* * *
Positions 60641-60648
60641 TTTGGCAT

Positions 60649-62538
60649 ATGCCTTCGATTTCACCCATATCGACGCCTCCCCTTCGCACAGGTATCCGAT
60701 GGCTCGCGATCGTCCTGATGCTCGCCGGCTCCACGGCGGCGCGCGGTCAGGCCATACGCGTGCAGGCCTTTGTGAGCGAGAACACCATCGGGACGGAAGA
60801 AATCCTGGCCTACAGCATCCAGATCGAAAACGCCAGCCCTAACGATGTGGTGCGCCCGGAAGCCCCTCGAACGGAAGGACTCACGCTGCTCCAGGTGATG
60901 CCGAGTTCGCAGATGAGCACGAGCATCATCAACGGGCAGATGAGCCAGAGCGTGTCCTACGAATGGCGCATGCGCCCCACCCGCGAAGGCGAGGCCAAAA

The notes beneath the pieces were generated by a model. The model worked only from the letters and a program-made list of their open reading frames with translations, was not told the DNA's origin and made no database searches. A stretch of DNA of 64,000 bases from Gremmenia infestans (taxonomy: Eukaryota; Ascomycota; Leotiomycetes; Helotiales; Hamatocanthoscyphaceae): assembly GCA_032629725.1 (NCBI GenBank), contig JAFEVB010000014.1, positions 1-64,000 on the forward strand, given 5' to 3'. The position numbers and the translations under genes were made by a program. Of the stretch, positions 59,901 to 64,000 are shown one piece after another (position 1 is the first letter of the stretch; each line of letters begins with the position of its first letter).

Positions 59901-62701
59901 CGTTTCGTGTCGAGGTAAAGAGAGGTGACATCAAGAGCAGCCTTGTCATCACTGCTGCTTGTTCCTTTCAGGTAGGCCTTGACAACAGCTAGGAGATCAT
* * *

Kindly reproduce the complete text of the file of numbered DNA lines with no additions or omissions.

Positions 60641-60648
60641 TTTGGCAT

Positions 60649-62538
60649 ATGCCTTCGATTTCACCCATATCGACGCCTCCCCTTCGCACAGGTATCCGAT
60701 GGCTCGCGATCGTCCTGATGCTCGCCGGCTCCACGGCGGCGCGCGGTCAGGCCATACGCGTGCAGGCCTTTGTGAGCGAGAACACCATCGGGACGGAAGA
60801 AATCCTGGCCTACAGCATCCAGATCGAAAACGCCAGCCCTAACGATGTGGTGCGCCCGGAAGCCCCTCGAACGGAAGGACTCACGCTGCTCCAGGTGATG
60901 CCGAGTTCGCAGATGAGCACGAGCATCATCAACGGGCAGATGAGCCAGAGCGTGTCCTACGAATGGCGCATGCGCCCCACCCGCGAAGGCGAGGCCAAAA

The notes beneath the pieces were generated by a model. The model worked only from the letters and a program-made list of their open reading frames with translations, was not told the DNA's origin and made no database searches. A stretch of DNA of 64,000 bases from Gremmenia infestans (taxonomy: Eukaryota; Ascomycota; Leotiomycetes; Helotiales; Hamatocanthoscyphaceae): assembly GCA_032629725.1 (NCBI GenBank), contig JAFEVB010000014.1, positions 1-64,000 on the forward strand, given 5' to 3'. The position numbers and the translations under genes were made by a program. Of the stretch, positions 59,901 to 64,000 are shown one piece after another (position 1 is the first letter of the stretch; each line of letters begins with the position of its first letter).

Positions 59901-62701
59901 CGTTTCGTGTCGAGGTAAAGAGAGGTGACATCAAGAGCAGCCTTGTCATCACTGCTGCTTGTTCCTTTCAGGTAGGCCTTGACAACAGCTAGGAGATCAT